Electrical Components Manufacturer First to Install Jet Edge's New Mid Rail Gantry Waterjet
(GOLDSBORO, N.C. - December 15, 2008) - Jet Edge, Inc., is pleased to announce that Reuel Inc. of Goldsboro, N.C., has installed Jet Edge's latest ultra-high pressure waterjet cutting system, the Jet Edge Mid Rail Gantry. With its new waterjet system, Reuel is now capable of cutting complex parts from virtually any material with water that has been pressurized to 60,000 psi. and mixed with an abrasive.
Reuel is an internationally-leading manufacturer of insulating components for the electrical power equipment industry. The company specializes in molded switchgear components, apparatus bushings and specialty products for medium voltage electrical distribution equipment. It also manufactures traction-power substations for mass transit authorities and large-scale contractors. Established in 1987 by Larry and Sue Davis, Reuel has grown steadily over the years and is now one of the larger manufacturers in its industry. The company, which started out manufacturing just epoxy and other polymeric material electrical components, has grown to over 50 employees and now occupies a 110,000 square foot state-of-the-art manufacturing facility that features fully equipped machine and fabrication shops that, in addition to the new waterjet, include vertical milling centers, plunge and wire EDM machines, CNC lathes, CNC punches and press brakes, a shear, plasma cutter and a powder-coat paint line. Reuel also has a high-tech molding and casting department that features 11 hydraulic molding presses including a custom press that it built itself, plus a new pneumatic material conveying system.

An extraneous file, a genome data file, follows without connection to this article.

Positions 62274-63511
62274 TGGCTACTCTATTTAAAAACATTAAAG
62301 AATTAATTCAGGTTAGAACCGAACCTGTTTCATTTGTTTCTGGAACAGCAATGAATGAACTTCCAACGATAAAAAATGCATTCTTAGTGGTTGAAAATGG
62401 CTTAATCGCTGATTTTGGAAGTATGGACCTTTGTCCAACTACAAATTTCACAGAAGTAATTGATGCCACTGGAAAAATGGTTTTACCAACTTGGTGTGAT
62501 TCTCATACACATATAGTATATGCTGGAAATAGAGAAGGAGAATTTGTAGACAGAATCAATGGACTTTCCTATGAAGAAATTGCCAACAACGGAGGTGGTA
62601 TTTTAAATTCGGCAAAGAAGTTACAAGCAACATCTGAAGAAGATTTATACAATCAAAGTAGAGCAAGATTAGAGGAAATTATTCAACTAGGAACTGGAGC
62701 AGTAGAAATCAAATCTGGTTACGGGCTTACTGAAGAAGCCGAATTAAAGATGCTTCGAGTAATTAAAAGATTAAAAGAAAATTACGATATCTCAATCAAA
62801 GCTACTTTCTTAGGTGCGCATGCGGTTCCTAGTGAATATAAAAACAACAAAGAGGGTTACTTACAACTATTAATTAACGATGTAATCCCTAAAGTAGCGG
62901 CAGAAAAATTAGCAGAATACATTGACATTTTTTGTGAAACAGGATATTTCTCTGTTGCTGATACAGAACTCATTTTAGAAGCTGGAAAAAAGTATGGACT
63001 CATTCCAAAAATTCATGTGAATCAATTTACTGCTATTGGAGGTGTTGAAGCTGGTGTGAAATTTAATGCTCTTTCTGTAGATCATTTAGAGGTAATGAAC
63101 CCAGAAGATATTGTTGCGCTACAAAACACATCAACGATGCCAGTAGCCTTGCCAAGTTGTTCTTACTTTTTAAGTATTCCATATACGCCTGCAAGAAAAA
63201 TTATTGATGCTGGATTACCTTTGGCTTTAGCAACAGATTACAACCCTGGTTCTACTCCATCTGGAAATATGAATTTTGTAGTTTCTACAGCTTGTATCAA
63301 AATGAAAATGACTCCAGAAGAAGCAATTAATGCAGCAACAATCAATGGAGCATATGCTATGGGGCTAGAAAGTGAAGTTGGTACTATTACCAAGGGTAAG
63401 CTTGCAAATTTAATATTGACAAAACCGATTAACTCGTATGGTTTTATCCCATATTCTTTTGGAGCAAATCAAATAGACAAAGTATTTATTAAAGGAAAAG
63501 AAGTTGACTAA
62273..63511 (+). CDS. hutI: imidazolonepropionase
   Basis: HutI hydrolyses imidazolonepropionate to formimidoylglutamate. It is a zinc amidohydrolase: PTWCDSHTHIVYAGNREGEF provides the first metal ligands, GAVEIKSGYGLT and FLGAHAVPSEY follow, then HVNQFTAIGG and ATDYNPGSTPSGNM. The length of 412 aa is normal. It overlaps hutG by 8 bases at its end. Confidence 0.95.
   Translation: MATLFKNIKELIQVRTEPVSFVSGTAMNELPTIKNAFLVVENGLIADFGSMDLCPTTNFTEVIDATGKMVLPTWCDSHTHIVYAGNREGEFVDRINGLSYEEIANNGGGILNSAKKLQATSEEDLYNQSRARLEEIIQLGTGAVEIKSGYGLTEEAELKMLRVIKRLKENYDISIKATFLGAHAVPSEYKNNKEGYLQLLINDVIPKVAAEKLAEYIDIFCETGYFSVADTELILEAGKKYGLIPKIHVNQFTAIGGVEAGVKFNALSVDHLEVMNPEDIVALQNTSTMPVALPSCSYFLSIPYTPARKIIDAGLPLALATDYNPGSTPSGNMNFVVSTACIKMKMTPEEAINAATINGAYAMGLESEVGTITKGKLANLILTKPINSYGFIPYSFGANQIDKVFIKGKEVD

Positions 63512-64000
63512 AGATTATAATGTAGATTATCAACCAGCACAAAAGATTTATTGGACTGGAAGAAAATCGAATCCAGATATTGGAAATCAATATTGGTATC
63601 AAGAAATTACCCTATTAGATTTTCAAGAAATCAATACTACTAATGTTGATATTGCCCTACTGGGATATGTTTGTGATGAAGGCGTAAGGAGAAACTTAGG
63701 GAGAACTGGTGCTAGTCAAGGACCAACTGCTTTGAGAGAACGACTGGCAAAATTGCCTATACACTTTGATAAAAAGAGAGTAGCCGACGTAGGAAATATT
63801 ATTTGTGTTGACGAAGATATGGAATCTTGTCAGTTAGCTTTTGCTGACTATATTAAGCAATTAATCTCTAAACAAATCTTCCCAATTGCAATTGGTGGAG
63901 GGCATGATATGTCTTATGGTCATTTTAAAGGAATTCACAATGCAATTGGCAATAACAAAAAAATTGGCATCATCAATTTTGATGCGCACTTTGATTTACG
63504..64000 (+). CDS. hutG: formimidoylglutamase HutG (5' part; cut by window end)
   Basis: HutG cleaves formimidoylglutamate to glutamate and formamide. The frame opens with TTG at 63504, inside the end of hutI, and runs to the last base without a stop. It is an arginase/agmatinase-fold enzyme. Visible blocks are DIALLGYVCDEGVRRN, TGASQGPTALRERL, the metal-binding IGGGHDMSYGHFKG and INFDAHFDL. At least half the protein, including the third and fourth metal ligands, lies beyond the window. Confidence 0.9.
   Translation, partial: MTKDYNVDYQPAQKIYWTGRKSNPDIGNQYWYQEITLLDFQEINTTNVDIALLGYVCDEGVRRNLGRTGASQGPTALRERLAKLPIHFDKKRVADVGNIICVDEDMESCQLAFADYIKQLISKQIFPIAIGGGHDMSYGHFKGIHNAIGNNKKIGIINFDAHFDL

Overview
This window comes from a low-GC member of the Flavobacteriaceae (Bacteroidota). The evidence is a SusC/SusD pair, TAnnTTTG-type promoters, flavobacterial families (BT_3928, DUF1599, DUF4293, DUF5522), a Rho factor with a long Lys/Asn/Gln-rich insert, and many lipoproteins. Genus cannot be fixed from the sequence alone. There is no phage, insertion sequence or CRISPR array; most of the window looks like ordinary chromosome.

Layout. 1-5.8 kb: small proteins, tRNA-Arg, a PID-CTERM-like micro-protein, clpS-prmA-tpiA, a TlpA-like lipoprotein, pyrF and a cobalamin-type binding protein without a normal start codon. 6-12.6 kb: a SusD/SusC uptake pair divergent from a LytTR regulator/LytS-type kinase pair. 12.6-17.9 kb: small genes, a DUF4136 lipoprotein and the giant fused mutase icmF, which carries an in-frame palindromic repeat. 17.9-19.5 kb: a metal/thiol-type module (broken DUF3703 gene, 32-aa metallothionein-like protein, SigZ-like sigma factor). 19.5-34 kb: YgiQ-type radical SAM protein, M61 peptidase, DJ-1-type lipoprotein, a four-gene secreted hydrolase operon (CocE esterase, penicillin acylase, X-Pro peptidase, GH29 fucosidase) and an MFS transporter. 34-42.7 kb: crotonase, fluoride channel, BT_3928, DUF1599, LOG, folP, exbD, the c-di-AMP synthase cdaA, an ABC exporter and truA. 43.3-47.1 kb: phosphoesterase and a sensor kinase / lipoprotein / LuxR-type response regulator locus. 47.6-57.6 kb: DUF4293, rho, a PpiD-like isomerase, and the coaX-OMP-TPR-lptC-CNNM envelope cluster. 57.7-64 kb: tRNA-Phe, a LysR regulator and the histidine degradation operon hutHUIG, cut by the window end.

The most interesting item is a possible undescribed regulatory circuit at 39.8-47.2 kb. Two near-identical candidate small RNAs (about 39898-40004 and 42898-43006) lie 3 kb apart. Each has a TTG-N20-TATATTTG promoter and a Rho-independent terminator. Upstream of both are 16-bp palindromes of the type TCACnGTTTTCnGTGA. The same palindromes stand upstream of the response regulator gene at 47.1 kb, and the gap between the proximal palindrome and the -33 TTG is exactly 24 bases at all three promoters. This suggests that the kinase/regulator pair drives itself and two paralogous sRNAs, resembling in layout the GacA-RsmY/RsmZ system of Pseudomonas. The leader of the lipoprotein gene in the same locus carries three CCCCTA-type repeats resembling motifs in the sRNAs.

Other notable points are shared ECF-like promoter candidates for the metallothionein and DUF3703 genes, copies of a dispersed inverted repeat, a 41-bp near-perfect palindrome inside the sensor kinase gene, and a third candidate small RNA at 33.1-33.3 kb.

According to Jason Stevens, Reuel project engineer, Reuel decided to add waterjet cutting to its extensive machining capabilities because it is the most effective way to cut GP03 fiberglass, one of the primary materials used in the company's switchgear components for its traction-power substation line.
"Waterjet is the best way to cut parts from this material because it eliminates an aggravating fine dust that is created by other cutting methods," Stevens said. "This dust can cause accelerated machine wear especially in machine ways and optical encoders."
Reuel also plans to cut other materials with its waterjet machine, including steel, stainless steel, polycarbonate and copper, Stevens noted.
Prior to purchasing its Jet Edge system, Reuel had been outsourcing its waterjetting, but determined it would be more cost-effective and efficient to bring its waterjet cutting in-house, Stevens explained.
"Now that we have our Jet Edge waterjet, we will have control over our process and control over lead time in addition to cost savings," he said.
Within a week of installing the Jet Edge, Reuel had already trained five employees how to run the machine (the company cross-trains its fabrication shop employees) and was busy cutting GP03 insulating components for a traction-power substation it is building for a light rail system in New Orleans. Reuel is building two substations for the city's transit authority to replace units damaged by flooding following Hurricane Katrina.
"Jet Edge's training was great," Stevens said. "The machine is working great, it can be run relatively unattended, and it looks like maintenance should be easy. I like the SigmaNEST® Companion CAD/CAM software on the controller. It seems to be very intuitive and the controller also is fairly intuitive. It's one of the easiest that I've used."
Stevens said he researched 20 waterjet systems from various manufacturers before deciding on Jet Edge.